WOONSOCKET – Despite a series of actions by the City Council to keep any more pawn shops from opening, Fall River Pawnbrokers has renewed its request for a license.
Most surprisingly, the application identifies the location of the sought-after shop as 118 Main St., even though that site has already been leased to another business, Liberty Market.
Fall River Pawnbrokers contends it has a valid lease for the building that the landlord is legally bound to honor, despite the installation of another tenant.
“We maintain we have an executed lease at that location and we’re entitled to that spot,” said Ernie Sprague, the director of growth development for Fall River Pawnbrokers.
The renewal of the application is the latest chapter in what has become a controversial issue for the City Council. In December, the panel voted 5-2 to reject the company’s application for a license, calling into question the company’s trade practices. The company appealed to the Budget Commission, threatening legal retaliation.
While commissioners appear to have concluded the company has a clean track record, they took no action on the appeal. Meanwhile the City Council voted last week to cap the number of pawnbroker licenses in the city to two, both of which are already held by Daniel Baldelli, operator of the Gold Loan Company – and one of the most ardent champions of the cap.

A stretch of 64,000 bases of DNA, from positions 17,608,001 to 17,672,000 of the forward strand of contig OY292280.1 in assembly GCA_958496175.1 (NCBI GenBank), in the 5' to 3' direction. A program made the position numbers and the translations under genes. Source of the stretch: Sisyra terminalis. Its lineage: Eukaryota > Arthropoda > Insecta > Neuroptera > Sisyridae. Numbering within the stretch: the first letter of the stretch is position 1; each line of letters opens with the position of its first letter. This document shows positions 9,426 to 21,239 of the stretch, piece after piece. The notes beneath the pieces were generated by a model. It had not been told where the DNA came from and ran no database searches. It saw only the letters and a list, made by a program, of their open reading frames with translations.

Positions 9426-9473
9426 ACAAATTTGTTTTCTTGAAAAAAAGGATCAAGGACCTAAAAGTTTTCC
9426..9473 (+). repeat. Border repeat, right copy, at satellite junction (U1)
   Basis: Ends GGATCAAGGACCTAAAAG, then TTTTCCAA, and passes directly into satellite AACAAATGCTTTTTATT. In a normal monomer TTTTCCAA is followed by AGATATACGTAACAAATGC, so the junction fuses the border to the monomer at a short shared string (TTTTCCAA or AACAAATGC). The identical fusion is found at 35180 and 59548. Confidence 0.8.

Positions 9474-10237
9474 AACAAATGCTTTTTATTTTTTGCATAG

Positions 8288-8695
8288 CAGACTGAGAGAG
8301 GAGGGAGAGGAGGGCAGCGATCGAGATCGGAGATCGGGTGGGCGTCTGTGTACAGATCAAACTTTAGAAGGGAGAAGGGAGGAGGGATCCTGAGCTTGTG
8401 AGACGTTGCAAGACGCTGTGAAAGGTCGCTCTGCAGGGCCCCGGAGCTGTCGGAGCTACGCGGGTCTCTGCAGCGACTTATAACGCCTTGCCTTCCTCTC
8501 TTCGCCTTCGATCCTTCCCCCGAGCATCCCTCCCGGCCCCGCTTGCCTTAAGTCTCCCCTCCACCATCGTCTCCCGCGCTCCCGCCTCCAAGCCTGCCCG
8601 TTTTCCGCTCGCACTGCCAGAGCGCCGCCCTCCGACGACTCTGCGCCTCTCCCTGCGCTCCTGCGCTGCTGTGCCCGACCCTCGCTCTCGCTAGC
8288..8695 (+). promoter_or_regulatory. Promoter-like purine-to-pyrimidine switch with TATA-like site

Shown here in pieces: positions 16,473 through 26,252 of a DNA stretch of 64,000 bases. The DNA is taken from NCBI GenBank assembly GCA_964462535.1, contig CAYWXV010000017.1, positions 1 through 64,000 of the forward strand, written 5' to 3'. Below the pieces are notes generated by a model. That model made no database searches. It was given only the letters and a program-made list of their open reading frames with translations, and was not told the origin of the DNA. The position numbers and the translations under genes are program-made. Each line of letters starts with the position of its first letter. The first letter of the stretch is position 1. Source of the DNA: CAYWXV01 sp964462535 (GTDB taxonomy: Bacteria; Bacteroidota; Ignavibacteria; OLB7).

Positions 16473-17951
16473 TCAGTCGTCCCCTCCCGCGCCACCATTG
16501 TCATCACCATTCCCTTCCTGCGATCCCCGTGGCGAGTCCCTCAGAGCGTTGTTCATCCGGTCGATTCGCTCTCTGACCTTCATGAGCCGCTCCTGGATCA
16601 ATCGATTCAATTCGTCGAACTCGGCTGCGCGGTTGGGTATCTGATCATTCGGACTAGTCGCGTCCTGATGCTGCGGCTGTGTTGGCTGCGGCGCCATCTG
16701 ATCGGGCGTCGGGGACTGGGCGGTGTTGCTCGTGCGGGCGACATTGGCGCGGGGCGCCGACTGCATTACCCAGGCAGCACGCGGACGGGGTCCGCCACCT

The only two councilors who voted against the cap, Council President John Ward and Vice President Daniel Gendron, argued that it doesn’t merely hand Baldelli an unfair business edge, it’s anti-business, period. On a Main Street that’s sorely in need of a jump-start, they say the city can’t afford to be picky about who fills vacant storefronts.
But even supporters have questioned whether Fall River Pawnbrokers can offer a legitimate application without identifying a valid, available location to set up shop
“It’s a red herring,” counters Vincent Mesolella, a spokesman for Fall River Pawnbrokers.
Mesolella said if there is a dispute over the validity of his lease for 118 Main St., it’s none of the council’s business. It’s a separate issue that has no legal bearing on whether Fall River Pawnbrokers is entitled to a license.
“They could make it an issue, they could say there’s someone else occupying the property,” said Mesolella. “But so what?”
Mesolella contends Fall River Pawnbrokers secured a lease on the property with the option to cancel in the event the license was not secured. Fall River declined to exercise the option, and even paid rent on the building for the first month’s occupancy to the landlord, Steve Kang.
“He has no right to arbitrarily rent that property to someone else,” said Mesolella. “We sent him the rent. He sent it back.”
Kang tells a different story, however.
He says the lease was granted to Fall River Pawbrokers on condition the company secured a license within 60 days of signing. Kang says he waited until the very last day before he leased the building to Liberty Market, which had been forced to abandon a site across the street after a fire.
Fall River Pawnbrokers tried to give him a check for February’s rent after the lease expired, and he did sent it back, Kang said.
“I didn’t want it.”
The City Council is scheduled to take up Fall River Pawnbrokers’ second request for a license at the now-disputed location on Monday in Harris Hall. The meeting begins at 7 p.m.